Winners of First Annual Wege Prize Announced
On March 3rd, Urban Institute for Contemporary Arts was alive with energy and possibility as the first annual Wege Prize wrapped up with an awards and presentation ceremony that represented the culmination of many months of brainstorming, networking, pushing forward, experimenting, failing, learning, and heading back to the drawing board to draw way outside of the lines.
$30,000 in total cash prizes was awarded through the competition, which challenged transdisciplinary collegiate teams to work collaboratively to solve the wicked problem of creating a circular economy.
The five Wege Prize first place trophies. When lined up, they form the Wege Prize logo, sympolizing the spirit of collaboration at the heart of the competition.
Three teams presented their solutions to a judging panel comprised of five of the world’s leading design-thinkers and experts on the circular economy. Although none of the teams’ solutions were able to fully address all of the complex factors of the wicked problem, the judges were amazed by the passion, enthusiasm, and intelligence with which the participants approached the collaborative challenge. Having deliberated at length to determine which solution inspired the greatest hope for success, the judges ultimately awarded first place and $15,000 to team FusionGRow, who designed a compact and efficient in-home hydroponics system designed to reduce consumer dependency on large-scale commercial farming.
FusionGRow is (left to right) Jacob Czarniecki (General Business, Grand Valley State University), Aziza Ahmadi (Public Administration and Sustainability, Grand Valley State University), Philip Han (Collaborative Design, KCAD), Yulia Conley (Applied Economics and Urban Planning, Grand Valley State University), and Eric Choike (Industrial Design, KCAD)
In combining technological and biological material cycles and keeping the end goal of disassembly and renewal in mind, the team’s design drew considerable praise from the judges. Additionally, the team exhibited a remarkable depth of research and proved their effectiveness as a collaborative unit.
Wege Prize Judges (left to right) Michael Werner (Sustainability Strategist, Haworth Inc.), Gretchen Hooker (Biomimicry Specialist, Biomimicry 3.8 Institute), Colin Webster (Education Programme Manager, Ellen MacArthur Foundation), Ellen Satterlee (CEO, Wege Foundation), and Nathan Shedroff (MBA Program Chair, California College of the Arts)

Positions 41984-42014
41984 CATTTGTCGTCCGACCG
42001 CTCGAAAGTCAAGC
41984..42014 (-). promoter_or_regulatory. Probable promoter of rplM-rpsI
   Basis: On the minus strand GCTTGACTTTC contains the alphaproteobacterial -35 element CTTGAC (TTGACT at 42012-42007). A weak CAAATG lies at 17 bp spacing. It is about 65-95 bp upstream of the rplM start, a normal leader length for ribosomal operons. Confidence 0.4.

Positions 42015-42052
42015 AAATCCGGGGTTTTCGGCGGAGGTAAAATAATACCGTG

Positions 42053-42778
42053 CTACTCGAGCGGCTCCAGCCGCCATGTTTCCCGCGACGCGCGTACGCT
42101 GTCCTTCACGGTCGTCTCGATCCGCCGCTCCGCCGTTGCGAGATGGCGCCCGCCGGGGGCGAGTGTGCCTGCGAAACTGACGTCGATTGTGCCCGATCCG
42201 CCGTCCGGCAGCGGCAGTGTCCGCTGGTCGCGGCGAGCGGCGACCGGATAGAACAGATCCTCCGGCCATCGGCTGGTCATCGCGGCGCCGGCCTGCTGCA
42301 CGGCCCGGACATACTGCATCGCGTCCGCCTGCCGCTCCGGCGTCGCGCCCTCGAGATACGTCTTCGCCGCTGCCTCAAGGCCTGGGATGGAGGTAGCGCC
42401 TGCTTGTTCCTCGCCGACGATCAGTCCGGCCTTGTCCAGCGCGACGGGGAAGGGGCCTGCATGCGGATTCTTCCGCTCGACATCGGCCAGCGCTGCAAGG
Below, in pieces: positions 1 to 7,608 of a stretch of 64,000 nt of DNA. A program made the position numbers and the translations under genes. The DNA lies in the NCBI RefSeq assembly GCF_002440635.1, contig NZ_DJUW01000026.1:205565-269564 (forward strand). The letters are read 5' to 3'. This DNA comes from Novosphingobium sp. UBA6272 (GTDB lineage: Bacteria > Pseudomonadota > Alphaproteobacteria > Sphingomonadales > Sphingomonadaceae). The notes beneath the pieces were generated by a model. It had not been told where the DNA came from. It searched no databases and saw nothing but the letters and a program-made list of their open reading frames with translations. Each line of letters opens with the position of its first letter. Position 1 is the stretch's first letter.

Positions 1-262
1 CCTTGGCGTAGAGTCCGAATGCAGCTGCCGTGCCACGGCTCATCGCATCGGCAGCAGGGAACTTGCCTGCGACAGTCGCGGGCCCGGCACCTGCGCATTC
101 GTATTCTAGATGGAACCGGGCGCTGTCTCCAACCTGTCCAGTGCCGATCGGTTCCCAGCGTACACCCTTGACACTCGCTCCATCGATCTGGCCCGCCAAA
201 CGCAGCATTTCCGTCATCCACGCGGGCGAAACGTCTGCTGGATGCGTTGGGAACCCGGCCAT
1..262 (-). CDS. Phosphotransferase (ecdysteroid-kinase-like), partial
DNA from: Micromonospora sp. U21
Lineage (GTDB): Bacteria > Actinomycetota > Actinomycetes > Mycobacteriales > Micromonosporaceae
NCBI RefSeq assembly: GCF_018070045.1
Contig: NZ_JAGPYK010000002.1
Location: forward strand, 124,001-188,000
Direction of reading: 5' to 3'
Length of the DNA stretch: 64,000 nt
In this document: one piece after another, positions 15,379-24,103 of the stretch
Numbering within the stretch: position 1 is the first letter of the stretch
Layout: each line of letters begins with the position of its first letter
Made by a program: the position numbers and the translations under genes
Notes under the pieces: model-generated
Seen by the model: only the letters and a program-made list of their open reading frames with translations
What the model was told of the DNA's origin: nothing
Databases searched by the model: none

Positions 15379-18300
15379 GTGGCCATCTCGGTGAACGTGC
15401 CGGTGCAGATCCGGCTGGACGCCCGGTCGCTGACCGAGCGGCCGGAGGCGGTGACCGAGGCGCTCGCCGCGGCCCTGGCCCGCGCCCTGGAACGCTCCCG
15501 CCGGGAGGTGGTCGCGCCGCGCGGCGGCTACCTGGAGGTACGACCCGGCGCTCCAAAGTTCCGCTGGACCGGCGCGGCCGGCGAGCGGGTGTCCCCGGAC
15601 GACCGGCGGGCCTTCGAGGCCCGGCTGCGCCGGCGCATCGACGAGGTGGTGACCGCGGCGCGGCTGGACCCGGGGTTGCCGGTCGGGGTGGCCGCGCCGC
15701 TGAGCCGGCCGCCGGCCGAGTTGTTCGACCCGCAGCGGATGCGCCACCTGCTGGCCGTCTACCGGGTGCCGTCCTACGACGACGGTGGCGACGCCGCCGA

Second place and $10,000 was awarded to team Wicked Solutions Inc, who outlined a plan to eradicate the use of low-density polyeurethene plastic bags at grocery stores by manufacturing a new kind of bag made from polylactic acid (PLA), and creating a system through which the new bags could be collected and reprocessed.
Wicked Solutions Inc is (left to right) Justin Burton (Industrial Design, KCAD), Evelyn Ritter (Mechanical Engineering, Hope College, Matthew Johnson (Industrial Design, Kendall College of Art and Design, and Kristina Raiz (Sustainable Business, Aquinas College
The judges were intrigued with the team’s concept and applauded them for their initiative, but ultimately felt that the solution didn’t go into enough detail regarding how the collection and reprocessing of the PLA bags would be accomplished. In addition to second place, the team took home the People’s Choice Award of $5,000 thanks to an outpouring of support in the online public vote.
The third finalist team, Tomorrow Today, fell just short of placing in what was a very tight competition. Consisting of members from Aquinas College, Grand Valley State University, and Kendall College of Art and Design, the team presented an idea to turn the old Grand Rapids Public Museum into a center for education and exploration of the circular economic model. The judges were thrilled that the team’s solution attempted to solve the wicked problem through the avenue of education, but in the end they felt the solution needed more specific detail to convince them of its feasibility.
Tomorrow Today is (left to right) Jamie Sansone (Sustainable Business, Aquinas College), Ben Georgoff (Collaborative Design, KCAD), Craig Van Vliet (Economics, Grand Valley State University), and Blake Bensmsan (Sustainable Business, Aquinas College). Not pictured is Greg Rupp (Supply Chain Management and International Business, Grand Valley State University), who helped his group present via Skype
The inaugural test run of the competition has given organizers a solid foundation and an abundance of momentum to build upon as planning for Wege Prize 2015 commences. The second iteration of the competition is open to students across the nation and will again be focused on the circular economy.
If you haven’t already, head to wegeprize.org to check out all of the Wege Prize 2014 solutions, and remember, Wege Prize 2015 goes national and starts now! Stay tuned for more information.